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I understand "plenum" to mean an area in which all locations are occupied. Parmenides reasoned that since nothing doesn't exist, there must only be something, with no "nothing" dividing it, but this always struck me as rationalistic, since it seemed obvious to me that there was empty space between all kinds of things.

I have heard David Harriman refer to the universe as a plenum, and say that "space" is only a legitimate concept when its referent is a relationship between entities. In this conception, space refers to the area between things, not what fills that area, correct?

In that case, might it be that the confusion people like myself experience is due to our taking "space" to refer to an entity, when it really refers to a relationship between entities? In other words, is it the result of our taking "space" to identify what is between things, when it actually identifies that there is something between them, and our consequent conflating of the true idea that relationships do not concretely exist with the false idea that nothing concretely exists in space?

Finally, in connection with my confusion regarding the concept "space," I'd like to know if there is such a thing as an unoccupied location, or if that is a contradiction in terms.

Edit for Clarifying Question: So is it accurate to say that "universe" denotes the non-contiguous sum of existence? In that case, is Harriman using "plenum" differently than I am, since I take it to mean a place in which there are no breaks between existents?

asked Dec 24 '11 at 16:35

CrownOfTheVirtues's gravatar image

CrownOfTheVirtues ♦

edited Dec 26 '11 at 12:20

Space indeed is not a thing that exists, but is merely the relationship between entities. But the universe is not a plenum. Locations are unbounded in number, and there they are not all occupied; but are not existents - they are a construct of consciousness to aid us in identifying the attributes of and relationships between entities.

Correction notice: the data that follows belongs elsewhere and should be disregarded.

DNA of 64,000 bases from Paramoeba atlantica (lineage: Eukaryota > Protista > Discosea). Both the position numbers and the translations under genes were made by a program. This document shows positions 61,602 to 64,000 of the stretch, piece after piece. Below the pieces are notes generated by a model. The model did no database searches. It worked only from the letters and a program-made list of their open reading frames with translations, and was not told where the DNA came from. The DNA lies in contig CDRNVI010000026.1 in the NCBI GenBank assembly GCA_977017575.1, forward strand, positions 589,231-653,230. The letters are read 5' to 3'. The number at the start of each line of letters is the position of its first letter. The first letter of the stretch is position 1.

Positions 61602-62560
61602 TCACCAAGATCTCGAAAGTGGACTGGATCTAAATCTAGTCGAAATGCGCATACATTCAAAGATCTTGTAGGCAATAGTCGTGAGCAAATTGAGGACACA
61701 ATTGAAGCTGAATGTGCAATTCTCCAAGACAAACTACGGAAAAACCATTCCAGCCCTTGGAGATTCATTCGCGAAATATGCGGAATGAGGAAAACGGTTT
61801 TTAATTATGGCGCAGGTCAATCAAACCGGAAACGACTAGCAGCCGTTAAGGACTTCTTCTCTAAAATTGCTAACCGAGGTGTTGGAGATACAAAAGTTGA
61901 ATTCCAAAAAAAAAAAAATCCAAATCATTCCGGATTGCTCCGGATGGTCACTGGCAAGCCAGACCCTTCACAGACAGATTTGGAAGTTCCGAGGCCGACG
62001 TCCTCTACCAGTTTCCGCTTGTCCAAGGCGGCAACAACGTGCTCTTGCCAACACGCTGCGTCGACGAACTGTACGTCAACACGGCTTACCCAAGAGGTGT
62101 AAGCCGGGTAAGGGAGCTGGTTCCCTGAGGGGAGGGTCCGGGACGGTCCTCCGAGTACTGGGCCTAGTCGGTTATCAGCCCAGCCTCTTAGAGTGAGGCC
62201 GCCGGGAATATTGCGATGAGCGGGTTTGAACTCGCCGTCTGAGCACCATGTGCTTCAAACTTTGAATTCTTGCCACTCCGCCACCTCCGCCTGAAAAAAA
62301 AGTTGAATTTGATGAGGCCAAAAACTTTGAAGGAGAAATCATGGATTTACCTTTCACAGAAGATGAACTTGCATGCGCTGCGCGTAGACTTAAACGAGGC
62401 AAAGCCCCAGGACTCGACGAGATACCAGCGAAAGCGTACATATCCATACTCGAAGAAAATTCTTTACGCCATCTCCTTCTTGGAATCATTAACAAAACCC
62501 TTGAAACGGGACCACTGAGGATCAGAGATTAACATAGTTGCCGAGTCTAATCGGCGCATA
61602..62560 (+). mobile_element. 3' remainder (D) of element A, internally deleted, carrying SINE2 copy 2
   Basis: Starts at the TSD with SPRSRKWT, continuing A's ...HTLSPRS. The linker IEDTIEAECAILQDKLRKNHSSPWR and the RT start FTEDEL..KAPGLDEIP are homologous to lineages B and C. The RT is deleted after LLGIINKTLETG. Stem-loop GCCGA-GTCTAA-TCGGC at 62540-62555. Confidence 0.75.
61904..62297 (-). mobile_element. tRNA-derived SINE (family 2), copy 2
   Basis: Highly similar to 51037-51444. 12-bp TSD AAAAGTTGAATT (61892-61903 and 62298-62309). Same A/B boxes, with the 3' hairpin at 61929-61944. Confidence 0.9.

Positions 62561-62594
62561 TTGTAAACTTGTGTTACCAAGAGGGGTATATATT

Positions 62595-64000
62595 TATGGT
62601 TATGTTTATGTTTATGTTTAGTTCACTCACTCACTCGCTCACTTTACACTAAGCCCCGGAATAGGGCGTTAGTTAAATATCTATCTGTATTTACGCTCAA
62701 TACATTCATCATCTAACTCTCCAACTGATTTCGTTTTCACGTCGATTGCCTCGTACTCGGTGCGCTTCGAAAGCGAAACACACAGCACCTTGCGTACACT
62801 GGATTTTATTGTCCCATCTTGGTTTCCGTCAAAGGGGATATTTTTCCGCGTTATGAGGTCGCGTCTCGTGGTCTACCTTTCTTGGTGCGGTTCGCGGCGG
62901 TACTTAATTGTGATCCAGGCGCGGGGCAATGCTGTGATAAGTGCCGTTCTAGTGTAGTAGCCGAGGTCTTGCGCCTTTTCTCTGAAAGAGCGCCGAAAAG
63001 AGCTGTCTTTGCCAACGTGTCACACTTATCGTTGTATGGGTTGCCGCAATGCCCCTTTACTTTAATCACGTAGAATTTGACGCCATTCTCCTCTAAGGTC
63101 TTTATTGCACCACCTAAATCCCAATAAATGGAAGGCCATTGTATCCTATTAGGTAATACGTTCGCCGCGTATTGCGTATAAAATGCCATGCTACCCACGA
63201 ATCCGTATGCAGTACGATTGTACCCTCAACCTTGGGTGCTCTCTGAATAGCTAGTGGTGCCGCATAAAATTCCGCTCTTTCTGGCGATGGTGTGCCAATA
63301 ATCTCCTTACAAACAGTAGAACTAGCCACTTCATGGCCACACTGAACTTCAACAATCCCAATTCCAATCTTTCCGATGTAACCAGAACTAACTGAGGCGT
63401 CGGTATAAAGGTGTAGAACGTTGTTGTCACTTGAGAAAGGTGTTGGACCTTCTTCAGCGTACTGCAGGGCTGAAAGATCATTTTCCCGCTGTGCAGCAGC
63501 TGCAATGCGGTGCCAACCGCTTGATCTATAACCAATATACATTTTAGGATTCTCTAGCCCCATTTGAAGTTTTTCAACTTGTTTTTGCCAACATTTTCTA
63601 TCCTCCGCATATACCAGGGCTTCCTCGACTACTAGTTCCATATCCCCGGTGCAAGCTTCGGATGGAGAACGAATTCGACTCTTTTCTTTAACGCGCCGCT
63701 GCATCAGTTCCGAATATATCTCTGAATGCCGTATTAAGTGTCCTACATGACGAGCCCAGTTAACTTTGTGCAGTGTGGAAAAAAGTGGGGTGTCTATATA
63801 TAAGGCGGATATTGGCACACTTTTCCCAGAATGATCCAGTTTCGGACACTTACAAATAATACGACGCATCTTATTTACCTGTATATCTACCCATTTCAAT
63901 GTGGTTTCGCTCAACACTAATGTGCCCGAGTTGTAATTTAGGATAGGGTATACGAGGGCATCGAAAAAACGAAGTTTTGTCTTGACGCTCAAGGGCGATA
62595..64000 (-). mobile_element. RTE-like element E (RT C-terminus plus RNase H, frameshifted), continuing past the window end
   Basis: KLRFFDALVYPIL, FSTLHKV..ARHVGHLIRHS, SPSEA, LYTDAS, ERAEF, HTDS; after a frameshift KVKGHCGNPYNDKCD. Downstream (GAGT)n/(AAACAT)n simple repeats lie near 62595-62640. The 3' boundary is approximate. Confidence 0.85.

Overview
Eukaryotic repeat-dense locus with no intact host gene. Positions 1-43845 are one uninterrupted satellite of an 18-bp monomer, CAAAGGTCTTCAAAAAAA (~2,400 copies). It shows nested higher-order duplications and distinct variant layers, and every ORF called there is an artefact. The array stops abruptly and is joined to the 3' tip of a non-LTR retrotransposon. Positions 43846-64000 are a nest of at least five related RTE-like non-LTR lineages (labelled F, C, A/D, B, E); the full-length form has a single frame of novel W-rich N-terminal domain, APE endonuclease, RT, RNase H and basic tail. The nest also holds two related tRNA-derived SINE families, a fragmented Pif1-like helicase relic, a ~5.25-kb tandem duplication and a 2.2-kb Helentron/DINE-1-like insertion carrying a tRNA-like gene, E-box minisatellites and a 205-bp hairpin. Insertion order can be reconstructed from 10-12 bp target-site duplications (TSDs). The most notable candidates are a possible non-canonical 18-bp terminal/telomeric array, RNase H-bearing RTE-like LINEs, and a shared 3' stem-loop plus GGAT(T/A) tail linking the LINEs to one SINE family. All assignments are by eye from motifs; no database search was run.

(Dec 25 '11 at 11:24) Justice Justice's gravatar image

David Harriman agreed with Parmenides reasoning in "Selected Topics in the Philosophy of Science". To think of "space" as "what is between" entities is to reify the concept of space - and when used this way leads to confusion, especially when embraced by the scientific community (esp. in regard to 'curved space', etc.)

He stated that if you "push" a physicist and ask if there are no gravitational, electromagnetic or other types of fields present between the entities, most of them would reply "Of course fields are present."

If you can wrap your mind around the concept of existence in conjunction with Parmenides - and recognize as Peikoff points out - “Outside the universe” stands for “that which is where everything isn’t.” There is no such place. There isn’t even nothing “out there”: there is no “out there.” to which David Harriman adds, "There is no 'there' there." - the same principle applies to "unoccupied location" within the universe as well.

answered Dec 24 '11 at 17:15

dream_weaver's gravatar image

dream_weaver ♦

Of course fields are present everywhere. But fields are not physical things. They are mathematical in nature, not physical. A field is a mathematical function that maps every point in space to a quantity. For an electric field due to an electric charge, it maps every point in space to the force that would be exerted on a positron due to said electric charge if a positron were to come to occupy that point in space. Fields are hypothetical.

(Dec 25 '11 at 11:17) Justice Justice's gravatar image

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Asked: Dec 24 '11 at 16:35

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Last updated: Dec 26 '11 at 12:20